The organizational document, usually Articles of Incorporation for a corporation, or Articles of Organization for a Limited Liability Company (LLC), are the organizational documents of the two most frequently used types of business entities. These are recorded in the state of formation. General partnerships do not have to be recorded but often a trade name certificate is filed for the partnership. State law specifies the requirements. Usually the entity needs a unique name in the state and a person or entity to receive service of process for lawsuits. In most states, the public filing says little else for private companies. Life insurance products such as renew life are designed to provide you with the reassurance that your dependents will be looked after if you are no longer there to provide.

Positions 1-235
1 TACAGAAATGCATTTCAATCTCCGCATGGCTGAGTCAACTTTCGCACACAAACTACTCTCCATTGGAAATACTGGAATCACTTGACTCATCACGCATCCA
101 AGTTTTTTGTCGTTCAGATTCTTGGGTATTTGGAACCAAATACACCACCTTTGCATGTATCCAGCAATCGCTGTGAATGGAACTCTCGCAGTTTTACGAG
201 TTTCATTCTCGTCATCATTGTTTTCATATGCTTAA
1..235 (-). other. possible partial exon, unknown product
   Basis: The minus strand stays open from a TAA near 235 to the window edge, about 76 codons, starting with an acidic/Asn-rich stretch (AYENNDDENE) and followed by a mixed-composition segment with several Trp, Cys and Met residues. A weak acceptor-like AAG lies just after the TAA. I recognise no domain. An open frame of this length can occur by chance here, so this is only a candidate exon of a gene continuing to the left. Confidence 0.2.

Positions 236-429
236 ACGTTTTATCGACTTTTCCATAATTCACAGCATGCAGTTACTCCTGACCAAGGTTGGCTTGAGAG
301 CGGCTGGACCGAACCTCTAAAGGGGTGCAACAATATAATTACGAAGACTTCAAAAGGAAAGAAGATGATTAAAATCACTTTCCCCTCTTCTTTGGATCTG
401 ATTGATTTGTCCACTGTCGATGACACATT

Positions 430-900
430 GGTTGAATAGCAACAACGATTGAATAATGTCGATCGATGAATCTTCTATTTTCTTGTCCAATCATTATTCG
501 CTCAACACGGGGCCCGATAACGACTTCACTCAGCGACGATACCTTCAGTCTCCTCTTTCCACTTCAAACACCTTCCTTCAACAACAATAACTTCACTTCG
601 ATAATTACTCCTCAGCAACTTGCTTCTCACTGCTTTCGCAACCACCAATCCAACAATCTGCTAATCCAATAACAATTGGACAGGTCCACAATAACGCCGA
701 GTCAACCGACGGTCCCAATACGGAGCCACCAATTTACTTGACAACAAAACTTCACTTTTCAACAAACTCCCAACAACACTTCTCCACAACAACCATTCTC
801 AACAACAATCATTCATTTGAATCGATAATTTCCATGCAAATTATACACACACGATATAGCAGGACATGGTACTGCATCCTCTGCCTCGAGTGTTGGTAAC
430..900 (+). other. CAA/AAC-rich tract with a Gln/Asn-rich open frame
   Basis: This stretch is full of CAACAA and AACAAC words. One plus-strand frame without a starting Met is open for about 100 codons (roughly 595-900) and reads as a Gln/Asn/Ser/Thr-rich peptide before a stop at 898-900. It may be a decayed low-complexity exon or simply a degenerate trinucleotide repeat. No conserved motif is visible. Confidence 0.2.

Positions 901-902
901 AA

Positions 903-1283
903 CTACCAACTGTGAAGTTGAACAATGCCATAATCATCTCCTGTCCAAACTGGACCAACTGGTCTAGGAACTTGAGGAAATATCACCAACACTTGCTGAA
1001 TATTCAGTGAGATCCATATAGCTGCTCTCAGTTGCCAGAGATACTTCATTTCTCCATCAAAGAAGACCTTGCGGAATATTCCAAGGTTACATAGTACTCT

Each entity type will then have other documents that specify rights and control. For corporations it tends to be the by-laws and directors' or shareholders' meeting minutes and consents. For limited liability companies, it tends to be the operating agreement. In all cases, other agreements may also need to be examined. Corporations have been in existence longer than other entities that limit liability. State laws tend to have a more robust framework for the various relationships in corporations. There is often less flexibility in the structure of the ownership interests due to this framework. One area of particular importance in entities are minority or non-control owner rights. Most corporate statutes require approval of more than 50% ownership to perform major actions, such as taking on substantial debt, liquidation, mergers, etc., 76% is a typical percentage, according to many state statutes. Therefore, while a 51% owner can control many things, there are still a few major actions where the minority owner may have some say. Insurance such as renew life protects your family in those difficult times.